It’s been almost two years since Moose Cree first raised preservation of the North French River in a letter to Premier Wynne and still no concrete actions have been taken. The river remains open to resource development activities including mining and claim staking. The longer Ontario delays, the greater the risks to the watershed.

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This ad appeared in today’s Toronto Star.

This is why today Moose Cree and Wildlands League went public with an ad in the Toronto Star and other publications calling on Ontario to respect the Moose Cree declaration that the North French be protected from resource development activities forever.

Wildlands League stands with Moose Cree. Will you?

As the second anniversary of the letter fast approaches, it’s time for us to take stock. Why the Ministry of Northern Development and Mines (MNDM) delays withdrawing the lands in the watershed from prospecting, claim staking and exploration is a headscratcher. Even the mining exploration industry has said ‘we don’t want to go where First Nations don’t want us’ and major mining companies are respecting Moose Cree’s call. Why can’t MNDM?

Not only are withdrawals possible in Ontario see KI here but just this week President Obama in a bold move put hundreds of millions of acres in the Arctic and Atlantic Oceans off limits to future oil and gas indefinitely. The President used a withdrawal to do it. Prime Minister Trudeau also acted decisively in designating all Canadian Arctic waters off limits to future oil and gas licensing subject to five year reviews.

The risks are clear: the longer Ontario delays withdrawing the North French from mining the greater the risk of someone physically staking more mining claims here thereby jeopardizing the river and its protection. Next year or shortly thereafter the risks could be even greater. Anyone anywhere in the world with a computer will be able to electronically stake in 70 million ha of land in Ontario that is open to mining as Ontario introduces online staking.

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The North French River (just north of Cochrane) within the Moose Cree homeland.

Protecting the North French would be a gift to the planet.

And Moose Cree has already done most of the heavy lifting. Forestry companies are largely respecting the call for no logging within the watershed. Moose Cree has launched its own conservation plan, with members monitoring the area to ensure that mining companies avoid staking claims and drilling there, and negotiating with others to reduce harm they may cause in managing a hydro corridor that transects the North French headwaters.

You’d think MNDM would want to be more proactive after what happened with Kitchenuhmaykoosib Inninuwug (KI), Platinex and God’s Lake Resources. See here and here. You’d think the Ministry of Natural Resources would want to help since the case for protecting the North French River is strong and compelling and would help it meet ambitious objectives it has responsibility for under the Far North Act and Endangered Species Act. But unfortunately you would be wrong in both cases.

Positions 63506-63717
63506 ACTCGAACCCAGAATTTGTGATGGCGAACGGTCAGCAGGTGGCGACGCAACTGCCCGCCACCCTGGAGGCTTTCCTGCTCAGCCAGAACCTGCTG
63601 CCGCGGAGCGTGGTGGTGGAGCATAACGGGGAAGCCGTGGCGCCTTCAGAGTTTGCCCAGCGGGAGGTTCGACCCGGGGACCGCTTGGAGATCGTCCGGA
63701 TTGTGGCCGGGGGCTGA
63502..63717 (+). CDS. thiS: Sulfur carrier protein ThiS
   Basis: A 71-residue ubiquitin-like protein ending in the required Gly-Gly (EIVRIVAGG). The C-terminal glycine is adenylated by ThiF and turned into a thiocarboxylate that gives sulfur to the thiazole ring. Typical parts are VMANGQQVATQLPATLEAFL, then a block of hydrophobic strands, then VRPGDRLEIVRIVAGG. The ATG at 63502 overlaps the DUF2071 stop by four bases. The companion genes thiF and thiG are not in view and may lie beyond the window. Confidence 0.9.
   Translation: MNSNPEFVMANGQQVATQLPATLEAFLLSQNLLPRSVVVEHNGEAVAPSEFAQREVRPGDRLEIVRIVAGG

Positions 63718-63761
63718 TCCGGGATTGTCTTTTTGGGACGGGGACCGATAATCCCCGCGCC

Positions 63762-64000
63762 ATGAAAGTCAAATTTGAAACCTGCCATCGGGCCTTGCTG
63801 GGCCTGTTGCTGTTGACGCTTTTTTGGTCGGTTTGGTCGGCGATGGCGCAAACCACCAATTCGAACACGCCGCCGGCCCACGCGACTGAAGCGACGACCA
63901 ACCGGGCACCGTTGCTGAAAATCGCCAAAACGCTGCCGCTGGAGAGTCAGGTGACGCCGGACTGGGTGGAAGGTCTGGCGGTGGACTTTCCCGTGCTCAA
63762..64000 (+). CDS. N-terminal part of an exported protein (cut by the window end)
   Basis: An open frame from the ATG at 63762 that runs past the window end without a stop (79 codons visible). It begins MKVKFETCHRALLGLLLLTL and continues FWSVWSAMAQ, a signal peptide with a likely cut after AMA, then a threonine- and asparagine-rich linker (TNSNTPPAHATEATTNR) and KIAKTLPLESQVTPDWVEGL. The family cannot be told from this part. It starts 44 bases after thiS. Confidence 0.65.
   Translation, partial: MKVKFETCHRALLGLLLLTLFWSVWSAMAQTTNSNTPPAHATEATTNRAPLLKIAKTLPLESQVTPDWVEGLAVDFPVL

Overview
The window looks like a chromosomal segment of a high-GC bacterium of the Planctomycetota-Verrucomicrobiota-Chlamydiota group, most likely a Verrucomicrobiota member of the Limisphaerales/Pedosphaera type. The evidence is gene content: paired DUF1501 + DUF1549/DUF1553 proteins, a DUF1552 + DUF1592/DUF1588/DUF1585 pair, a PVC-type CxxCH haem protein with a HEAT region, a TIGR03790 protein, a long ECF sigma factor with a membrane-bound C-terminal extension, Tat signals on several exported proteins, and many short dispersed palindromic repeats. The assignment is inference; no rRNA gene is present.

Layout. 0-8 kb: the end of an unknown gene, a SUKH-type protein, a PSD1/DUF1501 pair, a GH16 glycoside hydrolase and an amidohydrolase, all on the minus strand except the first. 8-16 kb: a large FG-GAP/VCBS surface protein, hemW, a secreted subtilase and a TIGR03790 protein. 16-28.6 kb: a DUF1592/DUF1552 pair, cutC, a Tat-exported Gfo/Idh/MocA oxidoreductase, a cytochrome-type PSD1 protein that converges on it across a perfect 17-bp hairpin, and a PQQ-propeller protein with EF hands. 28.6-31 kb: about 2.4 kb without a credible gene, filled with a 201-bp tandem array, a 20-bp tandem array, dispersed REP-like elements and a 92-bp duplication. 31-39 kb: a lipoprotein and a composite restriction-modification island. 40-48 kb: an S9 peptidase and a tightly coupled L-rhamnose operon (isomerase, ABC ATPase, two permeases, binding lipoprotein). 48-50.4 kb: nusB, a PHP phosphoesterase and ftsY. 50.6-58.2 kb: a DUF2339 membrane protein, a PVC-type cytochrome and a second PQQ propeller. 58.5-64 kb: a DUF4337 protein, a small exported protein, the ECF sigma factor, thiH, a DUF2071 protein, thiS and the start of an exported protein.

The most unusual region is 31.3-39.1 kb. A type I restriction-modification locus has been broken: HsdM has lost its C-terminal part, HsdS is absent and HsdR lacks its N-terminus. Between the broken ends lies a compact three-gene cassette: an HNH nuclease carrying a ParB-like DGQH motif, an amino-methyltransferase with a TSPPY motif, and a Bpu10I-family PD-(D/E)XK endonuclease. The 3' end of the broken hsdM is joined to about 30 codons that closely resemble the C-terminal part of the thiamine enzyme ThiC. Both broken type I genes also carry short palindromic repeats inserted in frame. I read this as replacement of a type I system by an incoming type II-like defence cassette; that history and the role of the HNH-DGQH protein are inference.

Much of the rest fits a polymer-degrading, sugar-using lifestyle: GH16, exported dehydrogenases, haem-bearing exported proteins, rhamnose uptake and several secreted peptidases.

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The North French’s intact Boreal forests and wetlands hold significant carbon stores that are important for the planet.

The North French holds great carbon stores that must be maintained if Ontario is to meet its Paris climate commitments. Protecting it would also help Ontario toward reconciliation with Indigenous people. It’s time for Ontario to stand with Moose Cree and protect the North French. There are more than enough lands open for mining in Ontario. The North French River should not be among them.

Let Ontario know your views. Use #IStandwithMooseCree #ProtectTheNorthFrench and add your voice to this important discussion.

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For a recap on the importance of the North French please see this Moose Cree video or my blog from earlier this year.

See Chief Patricia Faries’ recent comments to the Standing Committee on Environment and Sustainable Development.

 

 

 

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Tagged as: 2015 · After the Last River · Algonquin Park · Anna Baggio · Attawapiskat · Boreal Forest · Carbon · Climate Change · CPAWS · Endangered Species · Environmental Assessments (EA) · ESA · Far North · Far North Act · First Nations · forestry · FPIC · Free · free prior and informed consent · Get Outside · Global Warming · Grassy Narrows · John Cutfeet · KI · KI Water Declaration · logging · Mary Jane Wood · Mining · Mining Act · Moose · Moose Cree · NAN · Noopemig · North French River · Peatlands · Platinex · Prior and Informed Consent · Ring of fire · Rouge · Species at Risk Act · sustainable development · Treaty 9 · United Nations Declaration on the Rights of Indigenous Peoples · Victor · water · watershed · Youth